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I'm at the end of my tether - please help

(18 Posts)
FlashingRudolphNose Fri 17-Dec-04 10:59:16

I've got three children aged 5,4 and 21 months. The youngest is having lengthy tantrums on a daily basis, caused by nothing at all. Today she screamed for 15 minutes when I got her out of bed and she screamed for 45 mins (yes really) while we went supermarket shopping and drove home. Her tantrums are wrecking our home life - my other two children have/had what I would call "normal" tantrums but the little one's are in a different league entirely. I feel constantly on the verge of tears and quite often have to go in a different room for my own sanity. I always ignore her tantrums as far as possible but when you're out and about, it's very difficult.

I really don't know what to do. If anyone has any suggestions I'd be so grateful.

ragtaggle Fri 17-Dec-04 11:05:10

No advice, I'm afraid. Just wanted to offer my sympathy - it sounds like you are having a really hard time. I came across this post after writing a piece under the Ruth Kelly section about how much harder it is to be a stay at home mum than to work. This proves my point about how hard it is and how relentless it can be. I hope someone can offer you some good advice. I feel for you.

FlashingRudolphNose Fri 17-Dec-04 11:25:26

Thank you ragtaggle - I think it's getting me down so much because I can't escape from it (bar shutting myself in the loo which just makes it slightly quieter. I know most bad behaviours are a phase, but this is a particularly destructive one...

Jimjambells Fri 17-Dec-04 11:29:21

Do you know what sets her off? Are supermarkets particular flashpoints for example? Do you think she is particularly sensitive to anything?

Much synpathy anyway- my 5 year old autistic son is going through a very obsessive stage at the moment. Screamed for 50 minutes yesterday over ???? something to do with something outside- not sure what. It's something I find quite difficult to handle as he isn't safe to be left when he's like that and whilst 20 minutes doesn't bother me (can switch off for that long) 40 minutes does and I end up losing my temper (completely unhelpful). All I can do really is levae the room for short periods (take ds2 with me so he doesn't get attacked) count to 10, or 30 if its really bad ad then go back in.

Otherwise when we're going through a bad patch we try and avoid the flashpoints. For example I just don't take him to Tescos now as he's so obsessive about seeing certain things that he always ends up screaming. (TBH I don't take him to any supermarkets now thinking about it- but the screaming in tescos meant that one went first). Not always possible- for example coming indoors will always set off screaming at the moment as he wants to sniff every car on the street and I won't let him- but if something can be avoided that will trigger him then I do tend to avoid it (as another example if someone goes to see him in his room after he's gone to bed then they have to lie down with him - briefly - 30 seconds will do- or there'll be screaming for ages- 30 seconds lying down is easier so we indulge him!)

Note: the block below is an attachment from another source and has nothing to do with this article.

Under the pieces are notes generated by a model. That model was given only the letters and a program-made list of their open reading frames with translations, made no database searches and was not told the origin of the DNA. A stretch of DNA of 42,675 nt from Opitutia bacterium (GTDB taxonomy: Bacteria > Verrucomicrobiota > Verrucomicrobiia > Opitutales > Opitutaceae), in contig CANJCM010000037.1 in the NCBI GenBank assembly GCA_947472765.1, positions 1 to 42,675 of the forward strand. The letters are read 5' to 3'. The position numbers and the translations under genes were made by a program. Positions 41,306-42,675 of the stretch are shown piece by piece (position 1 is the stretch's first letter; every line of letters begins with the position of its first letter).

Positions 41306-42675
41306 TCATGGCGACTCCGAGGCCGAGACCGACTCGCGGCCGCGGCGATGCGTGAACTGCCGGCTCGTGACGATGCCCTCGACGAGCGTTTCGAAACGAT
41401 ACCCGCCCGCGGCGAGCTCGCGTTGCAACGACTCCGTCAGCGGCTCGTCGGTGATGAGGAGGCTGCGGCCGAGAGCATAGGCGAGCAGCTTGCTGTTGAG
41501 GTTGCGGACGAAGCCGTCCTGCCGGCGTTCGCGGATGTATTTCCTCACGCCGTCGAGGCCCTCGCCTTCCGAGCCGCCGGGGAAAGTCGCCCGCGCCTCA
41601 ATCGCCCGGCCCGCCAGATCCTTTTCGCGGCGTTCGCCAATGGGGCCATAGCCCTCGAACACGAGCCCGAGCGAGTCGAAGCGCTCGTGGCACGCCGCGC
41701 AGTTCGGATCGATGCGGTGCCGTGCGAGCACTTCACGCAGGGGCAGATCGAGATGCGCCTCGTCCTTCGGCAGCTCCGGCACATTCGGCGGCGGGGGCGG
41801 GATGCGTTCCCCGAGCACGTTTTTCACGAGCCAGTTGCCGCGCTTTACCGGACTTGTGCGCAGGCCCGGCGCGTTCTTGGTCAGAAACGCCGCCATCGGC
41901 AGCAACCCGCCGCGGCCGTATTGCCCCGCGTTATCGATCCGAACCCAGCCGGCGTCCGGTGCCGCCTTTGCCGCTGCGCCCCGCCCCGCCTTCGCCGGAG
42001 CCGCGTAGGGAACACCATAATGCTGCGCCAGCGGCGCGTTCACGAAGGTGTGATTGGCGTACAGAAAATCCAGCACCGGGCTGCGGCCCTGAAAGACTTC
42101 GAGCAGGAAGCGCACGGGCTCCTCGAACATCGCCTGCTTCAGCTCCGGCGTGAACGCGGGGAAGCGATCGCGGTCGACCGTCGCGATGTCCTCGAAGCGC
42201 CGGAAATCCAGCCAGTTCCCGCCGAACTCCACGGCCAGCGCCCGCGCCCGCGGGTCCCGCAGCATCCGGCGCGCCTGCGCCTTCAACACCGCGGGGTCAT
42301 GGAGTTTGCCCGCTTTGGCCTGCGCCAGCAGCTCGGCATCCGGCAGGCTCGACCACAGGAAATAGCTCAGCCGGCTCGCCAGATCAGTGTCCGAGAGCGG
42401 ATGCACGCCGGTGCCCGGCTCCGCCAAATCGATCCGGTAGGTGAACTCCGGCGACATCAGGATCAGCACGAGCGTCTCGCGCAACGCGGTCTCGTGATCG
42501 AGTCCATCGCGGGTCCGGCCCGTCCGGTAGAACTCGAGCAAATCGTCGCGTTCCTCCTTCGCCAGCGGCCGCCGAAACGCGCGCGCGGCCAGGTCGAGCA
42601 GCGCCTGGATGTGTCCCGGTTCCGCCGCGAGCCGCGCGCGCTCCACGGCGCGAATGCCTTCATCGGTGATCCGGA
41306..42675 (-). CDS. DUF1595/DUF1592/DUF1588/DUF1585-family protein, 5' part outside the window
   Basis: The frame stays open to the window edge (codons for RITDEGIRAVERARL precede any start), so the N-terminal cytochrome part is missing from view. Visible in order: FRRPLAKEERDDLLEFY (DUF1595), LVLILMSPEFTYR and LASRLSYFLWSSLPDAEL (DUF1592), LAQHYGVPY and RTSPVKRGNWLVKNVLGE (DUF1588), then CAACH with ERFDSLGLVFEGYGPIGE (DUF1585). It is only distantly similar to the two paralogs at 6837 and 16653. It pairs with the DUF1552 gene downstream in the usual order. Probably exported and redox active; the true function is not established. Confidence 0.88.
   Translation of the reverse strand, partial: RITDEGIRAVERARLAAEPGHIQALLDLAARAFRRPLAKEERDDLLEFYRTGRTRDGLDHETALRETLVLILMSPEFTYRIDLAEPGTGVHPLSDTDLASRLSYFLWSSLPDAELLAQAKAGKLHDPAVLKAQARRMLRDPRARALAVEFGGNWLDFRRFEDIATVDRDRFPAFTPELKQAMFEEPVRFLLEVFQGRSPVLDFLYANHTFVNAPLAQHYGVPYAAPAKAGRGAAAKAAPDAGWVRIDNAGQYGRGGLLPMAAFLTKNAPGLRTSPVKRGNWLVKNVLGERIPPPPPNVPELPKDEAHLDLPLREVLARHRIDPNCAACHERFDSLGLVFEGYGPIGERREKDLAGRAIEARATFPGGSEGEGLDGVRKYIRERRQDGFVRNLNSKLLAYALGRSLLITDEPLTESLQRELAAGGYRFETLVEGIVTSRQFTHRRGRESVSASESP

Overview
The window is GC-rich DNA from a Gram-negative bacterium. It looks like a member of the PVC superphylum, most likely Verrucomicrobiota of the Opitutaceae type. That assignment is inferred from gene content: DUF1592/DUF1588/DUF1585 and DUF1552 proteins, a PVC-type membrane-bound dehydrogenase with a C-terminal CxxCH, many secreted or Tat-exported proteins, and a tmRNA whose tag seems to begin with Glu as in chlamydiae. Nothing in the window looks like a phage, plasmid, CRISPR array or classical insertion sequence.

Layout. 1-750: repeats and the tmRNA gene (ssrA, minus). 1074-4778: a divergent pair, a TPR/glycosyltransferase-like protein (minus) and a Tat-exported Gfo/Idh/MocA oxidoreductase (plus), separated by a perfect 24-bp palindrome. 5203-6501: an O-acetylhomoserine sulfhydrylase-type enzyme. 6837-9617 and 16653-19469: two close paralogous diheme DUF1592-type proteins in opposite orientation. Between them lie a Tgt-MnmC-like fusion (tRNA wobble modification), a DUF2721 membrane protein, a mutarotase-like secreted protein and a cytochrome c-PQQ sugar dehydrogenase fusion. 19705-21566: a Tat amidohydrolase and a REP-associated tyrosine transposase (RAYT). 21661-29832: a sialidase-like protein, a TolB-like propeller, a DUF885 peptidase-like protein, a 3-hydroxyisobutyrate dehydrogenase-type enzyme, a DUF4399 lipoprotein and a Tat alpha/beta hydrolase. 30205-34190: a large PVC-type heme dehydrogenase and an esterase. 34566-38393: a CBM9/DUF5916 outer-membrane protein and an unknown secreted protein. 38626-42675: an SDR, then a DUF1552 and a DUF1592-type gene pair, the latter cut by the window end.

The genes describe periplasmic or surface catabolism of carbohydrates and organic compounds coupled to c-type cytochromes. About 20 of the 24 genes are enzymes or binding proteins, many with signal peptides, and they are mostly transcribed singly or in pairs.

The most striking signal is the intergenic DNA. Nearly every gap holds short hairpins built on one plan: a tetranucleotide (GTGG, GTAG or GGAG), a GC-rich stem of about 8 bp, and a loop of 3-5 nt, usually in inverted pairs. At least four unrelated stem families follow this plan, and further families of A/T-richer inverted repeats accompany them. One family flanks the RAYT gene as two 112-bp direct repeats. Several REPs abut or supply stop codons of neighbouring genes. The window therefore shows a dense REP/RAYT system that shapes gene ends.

Not sure at 21 months how much she will understand but another thing that helps us is a countdown - so I'll say to him "countdown then finished" "10, 9 8 7 6 5 4 3 2 1 finished". That can work quite well. I know he's a lot older but his language has been assessed as being at a 12-18 month level so you may find it works with your dd.

The other thing I find that helps after a day of it (when not 38 weeks pregnant grrrr) is a large glass of red wine! Could have done with one after yesterday but settled with a cuddle with ds1 once he'd camed down then stretching out on the sofa counting braxton hicks!

coppertop Fri 17-Dec-04 11:41:11

Lots of sympathy here. Ds2 is 22 months and could scream for England. Lots of hurling himself on to the floor (including concrete paths) and wrecking the house.

Sometimes the reasons for tantrums just aren't obvious. Could you try keeping a tantrum diary for the next few days to see if there is a pattern? Write down exactly what was happening just before it started, even if it seems completely trivial and unimportant. She may be a sensitive little soul who has problems dealing with the bright lights and noise of shopping. It may be that she doesn't like moving on from one activity to the next, eg going from her bed to getting dressed etc or going from the car/bus to the supermarket and back again. Keeping notes may help find the trigger.

When it gets too much with ds2 I just make the place as safe as I can (we've had too many cups, plates and toys smashed this year already!) and shut the door. It's sometimes the only thing that stops me from either joining him in his screams or losing my sanity altogether.

PaRumPumPumScum Fri 17-Dec-04 11:42:35

Sympathy FRN and jimjams. I've blocked out the horror of this stage so have no real advice but I hope things improve for you both soon.

wickedwinterwitch Fri 17-Dec-04 11:56:44

God, poor you. Does distraction work? Is it attention she wants? Sorry if that sounds silly, I'm just trying to think of anything that might help/be the cause - I remember lack of attention from me being the cause of some major melt downs from my son, although I think he was older than this. Can you shop online? Or go in the evening or get your dh to do it? Supermarkets trips are often hideous with children I know. Agree with Jimjams about the large glass of wine. During the day, have you tried Teletubbies? Or baby Mozart? Both seem to have a magical effect on littlies. I hope you find something that works. Much sympathy.